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the herb grower's cheat sheet

Posts: 4008
Location: Montana
fungi books food preservation bee
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I <3 growing herbs. I have two huge rosemary plants in my backyard and I love them so much! thought you guys would enjoy this.

Posts: 1992
Location: Grand Valley of Colorado's Western Slope
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It's a beautiful resource.

The hardiness is a little off.

My lemon grass only survives the winter with heavy mulching. Frozen ground kills lemon grass, and bay trees, whether the true laurel, or the west coast tree of many names: California bay tree, Oregon Myrtle, Pepperwood. In my experience basil is not "half hardy", it is one of the tenderest plants I know. And though they say there are frost hardy rosemarys, Arp being one, if you've ever seen rosemary in a mediterranean climate, where it grows 6 feet tall, and you can cut it by the armload, you'll have a different expectation. The plant that dies to the ground and sends up a few sprigs in the spring I do not consider vigorous enough to harvest. In a climate with a frozen soil winter, rosemary is best brought in doors for the winter, or heavily mulched as for lemon grass and bay. I also grow and mulch rose geraniums and lemon verbena to overwinter in the ground.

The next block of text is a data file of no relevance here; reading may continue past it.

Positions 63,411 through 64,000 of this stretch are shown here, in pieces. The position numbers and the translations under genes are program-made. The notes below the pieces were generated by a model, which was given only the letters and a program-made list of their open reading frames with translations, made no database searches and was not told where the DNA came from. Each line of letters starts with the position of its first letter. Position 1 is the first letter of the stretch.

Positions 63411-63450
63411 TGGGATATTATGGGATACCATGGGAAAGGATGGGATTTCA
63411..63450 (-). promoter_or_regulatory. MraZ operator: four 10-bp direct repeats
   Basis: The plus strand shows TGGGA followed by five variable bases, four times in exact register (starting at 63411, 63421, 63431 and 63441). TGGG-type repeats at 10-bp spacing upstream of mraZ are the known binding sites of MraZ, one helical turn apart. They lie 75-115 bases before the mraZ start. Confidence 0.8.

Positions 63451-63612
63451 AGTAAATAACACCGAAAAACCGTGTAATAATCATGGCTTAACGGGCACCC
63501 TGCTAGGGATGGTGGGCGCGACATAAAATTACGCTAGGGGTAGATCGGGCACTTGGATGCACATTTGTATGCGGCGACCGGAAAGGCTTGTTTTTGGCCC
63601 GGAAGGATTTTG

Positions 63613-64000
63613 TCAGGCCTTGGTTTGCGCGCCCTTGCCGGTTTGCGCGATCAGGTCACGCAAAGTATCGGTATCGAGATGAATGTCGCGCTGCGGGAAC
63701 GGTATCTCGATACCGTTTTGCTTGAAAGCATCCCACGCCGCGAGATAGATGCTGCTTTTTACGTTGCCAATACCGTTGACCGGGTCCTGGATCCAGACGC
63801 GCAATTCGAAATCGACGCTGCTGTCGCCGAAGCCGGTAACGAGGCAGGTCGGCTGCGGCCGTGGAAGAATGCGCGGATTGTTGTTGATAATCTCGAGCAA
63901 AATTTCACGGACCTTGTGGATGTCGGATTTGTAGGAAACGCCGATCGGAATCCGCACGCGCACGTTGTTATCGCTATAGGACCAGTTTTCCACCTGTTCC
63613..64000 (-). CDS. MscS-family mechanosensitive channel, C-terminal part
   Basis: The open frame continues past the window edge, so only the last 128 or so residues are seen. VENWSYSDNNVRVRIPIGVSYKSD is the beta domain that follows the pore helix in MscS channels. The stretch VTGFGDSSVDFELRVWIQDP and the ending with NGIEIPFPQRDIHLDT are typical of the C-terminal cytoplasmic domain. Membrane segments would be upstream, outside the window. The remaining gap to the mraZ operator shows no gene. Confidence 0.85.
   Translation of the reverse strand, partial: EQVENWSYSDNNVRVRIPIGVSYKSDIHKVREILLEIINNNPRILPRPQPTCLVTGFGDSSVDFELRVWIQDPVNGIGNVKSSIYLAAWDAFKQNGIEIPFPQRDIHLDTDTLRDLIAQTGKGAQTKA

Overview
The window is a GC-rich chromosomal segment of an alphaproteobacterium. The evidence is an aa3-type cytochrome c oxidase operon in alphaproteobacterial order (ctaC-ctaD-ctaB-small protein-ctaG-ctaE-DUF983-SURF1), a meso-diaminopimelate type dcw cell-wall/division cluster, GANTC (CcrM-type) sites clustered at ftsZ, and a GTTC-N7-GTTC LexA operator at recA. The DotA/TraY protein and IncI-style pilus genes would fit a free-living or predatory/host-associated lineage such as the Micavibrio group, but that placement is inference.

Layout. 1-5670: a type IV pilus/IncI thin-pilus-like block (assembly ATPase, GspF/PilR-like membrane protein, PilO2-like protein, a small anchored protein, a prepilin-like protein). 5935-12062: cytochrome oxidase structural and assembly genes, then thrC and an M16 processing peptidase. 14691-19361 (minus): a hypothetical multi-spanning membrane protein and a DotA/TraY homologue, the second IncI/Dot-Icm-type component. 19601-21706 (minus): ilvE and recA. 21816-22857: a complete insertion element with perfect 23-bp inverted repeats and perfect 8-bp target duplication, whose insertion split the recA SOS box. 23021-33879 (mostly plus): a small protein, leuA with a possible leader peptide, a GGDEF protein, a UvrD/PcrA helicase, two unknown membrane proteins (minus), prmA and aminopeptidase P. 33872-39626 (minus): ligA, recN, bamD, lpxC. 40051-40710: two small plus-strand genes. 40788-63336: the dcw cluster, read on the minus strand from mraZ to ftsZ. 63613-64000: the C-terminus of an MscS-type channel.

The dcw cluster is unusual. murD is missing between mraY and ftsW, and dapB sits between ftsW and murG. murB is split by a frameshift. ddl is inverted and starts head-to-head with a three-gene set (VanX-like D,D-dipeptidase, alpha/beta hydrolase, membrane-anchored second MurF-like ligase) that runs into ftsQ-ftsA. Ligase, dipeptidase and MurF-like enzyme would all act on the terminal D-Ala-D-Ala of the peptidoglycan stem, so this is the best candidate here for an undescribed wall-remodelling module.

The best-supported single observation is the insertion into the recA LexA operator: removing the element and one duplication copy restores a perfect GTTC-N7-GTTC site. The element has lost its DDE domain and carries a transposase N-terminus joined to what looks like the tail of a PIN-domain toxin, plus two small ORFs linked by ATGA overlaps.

I group the ones that need protection from freezing. The mulch has to bee deep enough and wide enough at the base that the freezing conditions do not reach to the center where the roots are cowering in fear of the killing frost. It involves building a fence or stacking bales and filling the internal space. If the soil freezes to one foot, then the mulch needs to be at least a foot deep, and extend out from the base of the plants to be protected in all directions at least a foot. And if I am going to all that effort, I leave a margin of safety of ~ 50 %. What if it is the rare event winter, or what if I judged wrong?...

A nice herb that will survive frozen ground, here in western Colorado anyway, is lemon balm.

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